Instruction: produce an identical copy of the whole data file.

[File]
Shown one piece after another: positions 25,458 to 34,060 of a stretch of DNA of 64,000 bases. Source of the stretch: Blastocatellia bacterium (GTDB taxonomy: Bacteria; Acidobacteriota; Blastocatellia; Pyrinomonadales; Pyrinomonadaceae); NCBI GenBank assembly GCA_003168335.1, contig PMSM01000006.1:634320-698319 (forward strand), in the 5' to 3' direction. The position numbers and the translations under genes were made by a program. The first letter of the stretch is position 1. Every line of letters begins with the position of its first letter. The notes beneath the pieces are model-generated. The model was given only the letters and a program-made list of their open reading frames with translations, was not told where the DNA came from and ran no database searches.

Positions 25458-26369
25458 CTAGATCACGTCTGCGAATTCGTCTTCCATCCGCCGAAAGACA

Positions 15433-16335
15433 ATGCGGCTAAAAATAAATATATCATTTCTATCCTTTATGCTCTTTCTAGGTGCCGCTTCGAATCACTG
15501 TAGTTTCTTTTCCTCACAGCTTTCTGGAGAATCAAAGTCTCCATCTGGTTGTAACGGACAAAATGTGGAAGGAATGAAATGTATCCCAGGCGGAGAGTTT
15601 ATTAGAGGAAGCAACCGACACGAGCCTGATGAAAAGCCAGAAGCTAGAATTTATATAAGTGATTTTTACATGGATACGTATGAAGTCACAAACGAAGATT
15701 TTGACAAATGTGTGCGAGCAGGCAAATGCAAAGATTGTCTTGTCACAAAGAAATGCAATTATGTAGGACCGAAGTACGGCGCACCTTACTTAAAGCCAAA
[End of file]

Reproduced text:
Shown one piece after another: positions 25,458 to 34,060 of a stretch of DNA of 64,000 bases. Source of the stretch: Blastocatellia bacterium (GTDB taxonomy: Bacteria; Acidobacteriota; Blastocatellia; Pyrinomonadales; Pyrinomonadaceae); NCBI GenBank assembly GCA_003168335.1, contig PMSM01000006.1:634320-698319 (forward strand), in the 5' to 3' direction. The position numbers and the translations under genes were made by a program. The first letter of the stretch is position 1. Every line of letters begins with the position of its first letter. The notes beneath the pieces are model-generated. The model was given only the letters and a program-made list of their open reading frames with translations, was not told where the DNA came from and ran no database searches.

Positions 25458-26369
25458 CTAGATCACGTCTGCGAATTCGTCTTCCATCCGCCGAAAGACA

Positions 15433-16335
15433 ATGCGGCTAAAAATAAATATATCATTTCTATCCTTTATGCTCTTTCTAGGTGCCGCTTCGAATCACTG
15501 TAGTTTCTTTTCCTCACAGCTTTCTGGAGAATCAAAGTCTCCATCTGGTTGTAACGGACAAAATGTGGAAGGAATGAAATGTATCCCAGGCGGAGAGTTT
15601 ATTAGAGGAAGCAACCGACACGAGCCTGATGAAAAGCCAGAAGCTAGAATTTATATAAGTGATTTTTACATGGATACGTATGAAGTCACAAACGAAGATT
15701 TTGACAAATGTGTGCGAGCAGGCAAATGCAAAGATTGTCTTGTCACAAAGAAATGCAATTATGTAGGACCGAAGTACGGCGCACCTTACTTAAAGCCAAA